California’s nurse-to-patient staffing law reduces patient deaths, allows nurses to spend more time with each patient and helps keep experienced nurses on the job, a new study by University of Pennsylvania researchers documents.
The study shows that if other states followed the California ratios, patients’ lives also would be saved, too. Says Malinda Markowitz, RN, and co-president of the California Nurses Association/National Nurses United (CNA/NNU), the study shows what “California RNs have long known—safe staffing saves lives.”
We see the effects every day at the bedside in improved patient care, an enhanced quality of life for patients and nurses able to more safely practice the profession to which we have dedicated our lives.
The California staffing law was implemented in 2004 following a long fight led by the CNA/NNU. The first-in-the-nation law established a minimum nurse-to-patient ratio of one to five. Before the law was implemented it was not uncommon to find a single nurse in charge of eight, 10, 12 or more patients on a shift.
The study, “Implications of the California Nurse Staffing Mandates for Other States,” was published in the policy journal, Health Services Research. It was conducted by University of Pennsylvania researchers led by Linda Aiken, RN, Ph.D., director of the Center for Health Outcomes and Policy Research at the University of Pennsylvania School of Nursing.
The study surveyed more than 22,000 RNs in California, New Jersey and Pennsylvania and its findings include:
- New Jersey hospitals would have 14 percent fewer patient deaths and Pennsylvania 11 percent fewer deaths if they matched California’s 1:5 ratios in surgical units.
- California RNs have far more time to spend with patients and more of their hospitals have enough RNs on staff to provide quality patient care.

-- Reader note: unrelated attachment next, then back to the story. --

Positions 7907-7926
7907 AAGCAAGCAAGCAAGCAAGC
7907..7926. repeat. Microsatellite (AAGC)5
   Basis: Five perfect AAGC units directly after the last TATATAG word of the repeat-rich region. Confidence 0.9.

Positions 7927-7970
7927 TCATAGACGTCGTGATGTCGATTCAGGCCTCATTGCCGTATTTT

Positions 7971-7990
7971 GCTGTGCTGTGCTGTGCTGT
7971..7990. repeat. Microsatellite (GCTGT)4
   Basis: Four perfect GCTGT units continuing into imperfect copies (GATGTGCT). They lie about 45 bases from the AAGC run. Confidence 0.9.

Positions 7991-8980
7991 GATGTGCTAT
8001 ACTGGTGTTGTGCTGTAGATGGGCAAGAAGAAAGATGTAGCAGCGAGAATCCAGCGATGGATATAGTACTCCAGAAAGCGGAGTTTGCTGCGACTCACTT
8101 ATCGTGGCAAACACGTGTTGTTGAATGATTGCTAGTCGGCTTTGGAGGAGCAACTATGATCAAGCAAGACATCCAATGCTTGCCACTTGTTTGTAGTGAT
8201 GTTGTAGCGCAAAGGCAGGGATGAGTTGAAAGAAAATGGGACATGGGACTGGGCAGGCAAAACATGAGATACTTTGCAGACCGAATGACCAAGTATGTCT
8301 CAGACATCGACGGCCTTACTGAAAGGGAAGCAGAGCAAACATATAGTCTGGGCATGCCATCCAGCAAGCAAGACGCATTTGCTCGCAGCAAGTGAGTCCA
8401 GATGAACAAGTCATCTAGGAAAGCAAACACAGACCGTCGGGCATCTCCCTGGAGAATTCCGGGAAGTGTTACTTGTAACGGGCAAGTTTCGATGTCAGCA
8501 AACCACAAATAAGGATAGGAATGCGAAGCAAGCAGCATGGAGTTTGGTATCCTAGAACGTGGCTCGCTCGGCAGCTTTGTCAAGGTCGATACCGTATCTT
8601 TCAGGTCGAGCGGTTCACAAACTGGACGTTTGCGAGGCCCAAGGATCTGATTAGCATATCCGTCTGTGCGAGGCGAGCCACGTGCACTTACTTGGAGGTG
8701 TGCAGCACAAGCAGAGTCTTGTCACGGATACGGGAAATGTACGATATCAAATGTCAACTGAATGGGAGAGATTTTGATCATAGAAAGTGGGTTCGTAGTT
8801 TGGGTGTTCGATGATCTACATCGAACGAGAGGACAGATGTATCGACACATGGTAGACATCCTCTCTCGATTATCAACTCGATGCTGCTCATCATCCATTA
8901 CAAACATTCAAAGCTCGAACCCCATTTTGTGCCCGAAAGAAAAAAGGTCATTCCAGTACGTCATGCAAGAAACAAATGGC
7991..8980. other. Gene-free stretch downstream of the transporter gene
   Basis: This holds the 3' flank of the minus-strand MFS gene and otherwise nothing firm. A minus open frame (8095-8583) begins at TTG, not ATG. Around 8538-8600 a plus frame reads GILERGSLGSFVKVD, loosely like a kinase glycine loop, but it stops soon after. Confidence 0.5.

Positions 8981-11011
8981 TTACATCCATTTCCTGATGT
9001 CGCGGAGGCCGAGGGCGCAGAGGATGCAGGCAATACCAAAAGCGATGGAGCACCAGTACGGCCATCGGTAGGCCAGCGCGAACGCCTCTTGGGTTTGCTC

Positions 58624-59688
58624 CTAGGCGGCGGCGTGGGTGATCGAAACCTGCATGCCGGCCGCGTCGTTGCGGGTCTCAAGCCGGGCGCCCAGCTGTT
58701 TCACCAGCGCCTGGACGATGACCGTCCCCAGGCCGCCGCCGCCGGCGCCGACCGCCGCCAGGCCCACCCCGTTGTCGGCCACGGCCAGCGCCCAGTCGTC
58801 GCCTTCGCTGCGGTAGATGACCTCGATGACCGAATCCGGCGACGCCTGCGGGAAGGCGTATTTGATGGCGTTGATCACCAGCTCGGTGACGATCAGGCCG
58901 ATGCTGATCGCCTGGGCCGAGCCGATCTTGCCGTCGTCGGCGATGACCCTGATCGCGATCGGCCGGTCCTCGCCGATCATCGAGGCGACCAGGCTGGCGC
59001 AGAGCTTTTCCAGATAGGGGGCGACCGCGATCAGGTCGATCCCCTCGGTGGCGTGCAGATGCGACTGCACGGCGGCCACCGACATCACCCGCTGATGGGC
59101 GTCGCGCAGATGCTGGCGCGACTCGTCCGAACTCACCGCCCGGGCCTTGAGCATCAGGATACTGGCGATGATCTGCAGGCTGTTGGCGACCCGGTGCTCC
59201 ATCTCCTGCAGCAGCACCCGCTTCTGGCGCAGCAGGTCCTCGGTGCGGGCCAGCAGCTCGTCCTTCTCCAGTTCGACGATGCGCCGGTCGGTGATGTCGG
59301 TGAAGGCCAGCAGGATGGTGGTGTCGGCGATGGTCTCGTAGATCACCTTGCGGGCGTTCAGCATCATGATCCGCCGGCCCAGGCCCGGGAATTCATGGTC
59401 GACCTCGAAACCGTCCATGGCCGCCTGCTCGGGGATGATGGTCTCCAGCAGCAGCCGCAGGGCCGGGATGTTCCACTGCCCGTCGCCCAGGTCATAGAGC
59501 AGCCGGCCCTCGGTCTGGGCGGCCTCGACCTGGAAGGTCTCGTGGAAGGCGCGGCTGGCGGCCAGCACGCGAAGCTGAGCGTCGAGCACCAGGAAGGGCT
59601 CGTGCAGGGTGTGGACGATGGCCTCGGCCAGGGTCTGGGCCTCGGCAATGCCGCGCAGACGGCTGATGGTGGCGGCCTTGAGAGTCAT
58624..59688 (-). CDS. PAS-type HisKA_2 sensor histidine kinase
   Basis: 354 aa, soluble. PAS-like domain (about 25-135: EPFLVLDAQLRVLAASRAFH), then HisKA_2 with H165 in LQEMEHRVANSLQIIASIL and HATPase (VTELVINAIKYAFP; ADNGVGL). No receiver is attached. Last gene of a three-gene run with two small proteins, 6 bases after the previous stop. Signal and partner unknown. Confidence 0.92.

- Fewer California RNs miss changes in patient conditions because of their workload than New Jersey or Pennsylvania RNs.
- In California hospitals with better compliance with the ratios, RNs cite fewer complaints from patients and families and the nurses have more confidence that patients can manage their own care after discharge.
- California RNs are far more likely to stay at the bedside, and less likely to report burnout than nurses in New Jersey or Pennsylvania.
Aiken, the report’s main author, says if New Jersey and Pennsylvania hospitals had been operating under the California ratio law, 468 lives
might have been saved over the two-year period just among general surgery patients….Because all hospitalized patients are likely to benefit from improved nurse staffing, not just general surgery patients, the potential number of lives that could be saved by improving nurse staffing in hospitals nationally is likely to be many thousands a year.
Markowitz says nurses in several states and in Congress are fighting to win safe staffing ratio legislation. In the U.S. Senate, S. 1031, the National Nursing Shortage Reform and Patient Advocacy Act, is modeled after the successful California law.